NYC in the 1870's vs the 1970's: The worse bad old days

Having relocated to NYC from Ohio four years ago, I noticed that I encounter a very different opinion of New York from older people that have lived their whole life here versus people that have moved here from other parts of the country.

From the life long residents over 50, you get all the same tired platitudes about NYC being 'the greatest city in the world', but you also notice a fear of the city. They take pride in having lived through the tumultuous 1970's when buildings were burnt down for insurance money and junkies roamed the streets at night like the zombies in "I Am Legend". They caution you against going out at night and often still refuse to take the subways that were the symbol of the city's decay in the 1970's.

Times were so bad then that it seems hard to imagine a time in New York that was worse. However, in the 1870's as immigrants were pouring into the city's ports to escape the famine of Ireland and the endless wars of continental Europe, the city had the dubious distinction of having the highest death rate in the Western world.

Even though this was the golden age of the streets of gold myths about the United States, unknown numbers of New Yorkers died of exposure in the substandard tenements, fell victims to the ethnic and political gang violence, or lost the struggle with contagious diseases that gripped the poor communities as a result of poor sanitation in the areas around lower Manhattan.

While Chester Arthur held court at the 5th Avenue Hotel near the modern 26th St and Lexington with his gilded elite friends, the poorer citizens to a mile south stood in line in soup kitchens and begged for favors of the local machine politicians that ran and owned the many taverns. The issues with poverty, corruption, violence and sanitation combined to make the New York City of the 1870's make the 1970's look comparatively good. You can bet those people would take some graffiti on subways over the sewage that flowed through the streets and would be happy with the occasional crack house compared with the opium dens that dominated the early Chinatown.


Chester Arthur: Change no one believed in

All presidents since Washington tried to steer the country either into a forward or backward looking direction.

Presidents such as Jefferson, Jackson and Pierce tried to look backward and restore the country to what they viewed as the Republican golden age by keeping government small, weak and as out of people's lives as much as possible. They generally opposed having a central bank that could print money, supported only state militias to protect the country and tended to put as much decision making as possible into local communities.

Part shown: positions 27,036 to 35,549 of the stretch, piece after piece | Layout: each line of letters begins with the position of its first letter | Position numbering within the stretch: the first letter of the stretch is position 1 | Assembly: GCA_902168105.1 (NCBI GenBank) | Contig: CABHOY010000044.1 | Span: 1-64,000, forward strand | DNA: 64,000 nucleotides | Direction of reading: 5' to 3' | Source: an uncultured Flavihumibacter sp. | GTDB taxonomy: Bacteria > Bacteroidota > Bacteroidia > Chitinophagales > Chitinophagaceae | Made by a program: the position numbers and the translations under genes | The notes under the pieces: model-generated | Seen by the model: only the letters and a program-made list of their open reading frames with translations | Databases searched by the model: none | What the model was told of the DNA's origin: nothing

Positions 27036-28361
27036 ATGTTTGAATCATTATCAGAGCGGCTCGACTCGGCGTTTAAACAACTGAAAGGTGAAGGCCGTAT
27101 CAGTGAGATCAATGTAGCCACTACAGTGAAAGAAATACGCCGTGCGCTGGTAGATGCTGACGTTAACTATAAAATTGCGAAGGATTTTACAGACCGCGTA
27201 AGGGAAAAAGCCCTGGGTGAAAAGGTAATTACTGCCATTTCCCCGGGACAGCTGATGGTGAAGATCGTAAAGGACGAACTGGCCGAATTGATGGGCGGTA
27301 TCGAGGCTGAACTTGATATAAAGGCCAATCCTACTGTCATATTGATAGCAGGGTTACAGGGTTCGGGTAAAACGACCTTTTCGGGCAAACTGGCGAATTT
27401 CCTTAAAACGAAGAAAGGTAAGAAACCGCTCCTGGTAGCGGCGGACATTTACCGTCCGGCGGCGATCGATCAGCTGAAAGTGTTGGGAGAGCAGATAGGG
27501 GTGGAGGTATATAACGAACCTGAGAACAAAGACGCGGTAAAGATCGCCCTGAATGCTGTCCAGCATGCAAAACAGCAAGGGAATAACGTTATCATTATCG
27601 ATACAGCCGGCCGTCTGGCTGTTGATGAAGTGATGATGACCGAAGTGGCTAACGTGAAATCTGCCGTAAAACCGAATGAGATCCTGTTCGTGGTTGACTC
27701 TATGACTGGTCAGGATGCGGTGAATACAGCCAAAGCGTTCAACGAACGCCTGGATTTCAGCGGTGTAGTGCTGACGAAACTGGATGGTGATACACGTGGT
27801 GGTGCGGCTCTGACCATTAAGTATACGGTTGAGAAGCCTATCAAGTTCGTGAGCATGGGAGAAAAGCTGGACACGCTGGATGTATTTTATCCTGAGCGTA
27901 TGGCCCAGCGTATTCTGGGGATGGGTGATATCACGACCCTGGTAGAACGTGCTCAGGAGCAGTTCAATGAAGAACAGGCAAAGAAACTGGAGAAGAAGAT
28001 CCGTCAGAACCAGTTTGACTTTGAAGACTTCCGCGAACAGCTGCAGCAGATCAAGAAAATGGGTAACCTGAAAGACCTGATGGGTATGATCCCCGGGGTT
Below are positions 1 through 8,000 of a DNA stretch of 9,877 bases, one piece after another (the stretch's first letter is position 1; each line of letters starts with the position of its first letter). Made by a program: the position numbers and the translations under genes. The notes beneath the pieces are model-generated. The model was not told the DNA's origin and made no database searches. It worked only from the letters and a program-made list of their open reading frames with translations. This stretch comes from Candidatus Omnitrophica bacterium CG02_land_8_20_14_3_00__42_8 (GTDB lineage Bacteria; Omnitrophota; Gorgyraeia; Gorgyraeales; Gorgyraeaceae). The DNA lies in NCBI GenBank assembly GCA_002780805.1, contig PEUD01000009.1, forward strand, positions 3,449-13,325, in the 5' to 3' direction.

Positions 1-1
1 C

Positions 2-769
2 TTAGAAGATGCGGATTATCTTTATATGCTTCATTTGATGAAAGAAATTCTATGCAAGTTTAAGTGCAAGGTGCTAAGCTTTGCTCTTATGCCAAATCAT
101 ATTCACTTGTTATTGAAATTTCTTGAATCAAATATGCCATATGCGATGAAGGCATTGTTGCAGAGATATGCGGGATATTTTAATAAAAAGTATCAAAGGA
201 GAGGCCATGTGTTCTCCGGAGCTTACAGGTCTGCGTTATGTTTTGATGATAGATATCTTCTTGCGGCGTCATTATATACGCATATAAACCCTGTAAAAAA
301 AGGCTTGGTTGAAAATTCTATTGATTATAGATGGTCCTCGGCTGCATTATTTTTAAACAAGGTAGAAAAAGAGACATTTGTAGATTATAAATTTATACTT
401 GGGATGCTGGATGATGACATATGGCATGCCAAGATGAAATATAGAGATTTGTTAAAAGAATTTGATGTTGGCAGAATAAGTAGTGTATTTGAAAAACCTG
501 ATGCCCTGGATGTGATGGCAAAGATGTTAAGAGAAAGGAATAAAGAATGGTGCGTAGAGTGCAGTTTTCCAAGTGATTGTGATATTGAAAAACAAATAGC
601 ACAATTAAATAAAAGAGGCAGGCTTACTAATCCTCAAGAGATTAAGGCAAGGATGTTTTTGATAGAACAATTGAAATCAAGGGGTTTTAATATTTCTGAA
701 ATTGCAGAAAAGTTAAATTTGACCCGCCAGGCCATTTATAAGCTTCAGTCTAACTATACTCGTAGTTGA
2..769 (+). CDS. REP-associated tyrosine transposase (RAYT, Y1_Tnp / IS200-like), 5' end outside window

Other presidents such as Adams, Polk and Garfield sought to look forward and modernize the country as much as possible through maintaining standing armies, supporting a strong central bank of the United States and 'internal improvements' which were usually public works projects such as railroads, canals or dams.

Arthur's legacy would certainly put him in the latter category as a modernizing president. He sought to continue Garfield's legacy of making the civil service more professional by making the non political positions be merit based rather than simple patronage, he pushed for time zones to be created in the United States, and even pushed for an early form of NAFTA by encouraging trade treaties with Nicaragua and Mexico.

In an age of even more suspicion and anger over immigration than our own, Arthur tried to create something even more powerful than NAFTA by pushing for a common currency for all of North and South America or a sort of United States Euro zone to further international trade.

This push for a common continental currency obviously didn't pass in the United States or Latin America and still would not today, but it really speaks to how dedicated to new ideas Arthur was.